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Scottish Parliament

Environment and Rural Development Committee

Tuesday 5 October 2004

[THE CONVENER opened the meeting at 09:39]


The Convener (Sarah Boyack): Good morning. I welcome members, witnesses, press and members of the public to this Environment and Rural Development Committee meeting and I ask everyone to turn off their mobile phones. We have received apologies from Nora Radcliffe and Alasdair Morrison, who I think will join us later.

Agenda item 1 is a declaration of interests. Last week, the Parliament decided that Richard Lochhead would replace Roseanna Cunningham as a member of the committee. I welcome Richard to the committee and ask him to declare any relevant interests.

Richard Lochhead (North East Scotland) (SNP): Due to lack of wealth, I have no interests to declare.

The Convener: Nothing on the record, anyway. Thank you.

Just as Richard Lochhead is joining us, Tracey Hawe, our clerk, is moving sideways to another committee. She worked with the committee before, when it was the Rural Development Committee. It is a real pity that we are losing her. As a new convener in this place, I found her support absolutely wonderful. She has been a brilliant support to all the committee and we officially record our thanks.

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Subordinate Legislation

Ethical Standards in Public Life etc (Scotland) Act 2000 (Modification of National Parks (Scotland) Act 2000) Order 2004 (Draft)


The Convener: Agenda item 2 is subordinate legislation. We have three instruments before us, all of which are subject to the affirmative procedure, which means that we must formally approve them before they can either come into force or remain in force. There are three motions, in the name of the Minister for Environment and Rural Development, Ross Finnie, who is with us this morning, inviting us to recommend to the Parliament that the instruments be approved. I welcome Ross Finnie and his officials and ask him to address the draft Ethical Standards in Public Life etc (Scotland) Act 2000 (Modification of National Parks (Scotland) Act 2000) Order 2004.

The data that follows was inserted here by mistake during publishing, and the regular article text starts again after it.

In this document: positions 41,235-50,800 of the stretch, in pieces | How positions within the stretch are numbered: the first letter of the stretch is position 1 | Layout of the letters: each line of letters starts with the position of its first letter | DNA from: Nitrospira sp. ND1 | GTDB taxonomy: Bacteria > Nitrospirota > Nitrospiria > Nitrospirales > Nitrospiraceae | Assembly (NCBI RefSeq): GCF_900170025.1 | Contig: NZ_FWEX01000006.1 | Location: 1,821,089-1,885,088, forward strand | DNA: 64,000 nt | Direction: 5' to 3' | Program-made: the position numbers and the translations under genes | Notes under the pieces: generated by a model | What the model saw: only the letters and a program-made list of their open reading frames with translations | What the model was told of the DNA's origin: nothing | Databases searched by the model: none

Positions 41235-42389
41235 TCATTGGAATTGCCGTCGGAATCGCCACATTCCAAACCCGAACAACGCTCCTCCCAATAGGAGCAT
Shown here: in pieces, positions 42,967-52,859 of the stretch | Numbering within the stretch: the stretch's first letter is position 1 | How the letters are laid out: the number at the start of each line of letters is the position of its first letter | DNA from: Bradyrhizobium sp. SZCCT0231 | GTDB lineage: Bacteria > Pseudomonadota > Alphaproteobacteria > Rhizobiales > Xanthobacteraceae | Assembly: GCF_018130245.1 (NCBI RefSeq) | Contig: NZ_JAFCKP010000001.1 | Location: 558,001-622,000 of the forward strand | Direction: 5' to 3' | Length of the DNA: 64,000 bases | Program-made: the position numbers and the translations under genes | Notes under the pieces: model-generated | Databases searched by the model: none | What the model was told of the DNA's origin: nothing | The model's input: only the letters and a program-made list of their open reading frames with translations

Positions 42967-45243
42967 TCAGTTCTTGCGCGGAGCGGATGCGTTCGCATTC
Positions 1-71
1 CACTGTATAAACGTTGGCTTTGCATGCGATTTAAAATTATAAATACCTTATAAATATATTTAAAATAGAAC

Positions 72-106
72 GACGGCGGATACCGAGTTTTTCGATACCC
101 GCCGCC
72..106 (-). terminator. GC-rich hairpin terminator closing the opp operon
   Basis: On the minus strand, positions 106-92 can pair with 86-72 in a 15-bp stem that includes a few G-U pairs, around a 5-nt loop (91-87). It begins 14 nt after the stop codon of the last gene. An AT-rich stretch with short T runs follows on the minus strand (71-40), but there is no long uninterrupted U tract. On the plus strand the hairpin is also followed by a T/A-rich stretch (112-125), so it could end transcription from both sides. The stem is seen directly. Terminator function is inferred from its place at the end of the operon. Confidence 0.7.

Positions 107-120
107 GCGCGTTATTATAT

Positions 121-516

I do not know how controversial the instrument is going to be. The Subordinate Legislation Committee considered the instrument but had no comments to make. I ask Ross Finnie to introduce his officials and to make some brief opening remarks on this piece of subordinate legislation. We will then move on to factual questions and points of clarification from members.

The Minister for Environment and Rural Development (Ross Finnie): Morris Fraser will stand in for now for the officials coming in behind us, who will give us support if we get into difficulties.

I do not think that the instrument will be controversial. Nevertheless, a difficulty has emerged in the fact that the Ethical Standards in Public Life etc (Scotland) Act 2000 and the National Parks (Scotland) Act 2000 are at odds with each other over the issue of a member declaring any interests at a meeting. This statutory instrument is necessary to resolve those difficulties.

The Ethical Standards in Public Life etc (Scotland) Act 2000 sets out the broad framework for securing the observance of high standards of conduct by councillors and members of public bodies. Along with the National Parks (Scotland) Act 2000, it was one of the earliest acts to be passed by the Scottish Parliament and it gave ministers powers to introduce codes of conduct for members of devolved public bodies. Both national park authorities were added to the list of bodies in schedule 3 to the Ethical Standards in Public Life etc (Scotland) Act 2000 and so were required to have in place their own codes of conduct for their

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members, which had to take account of the terms of the model code of conduct that was approved by Parliament.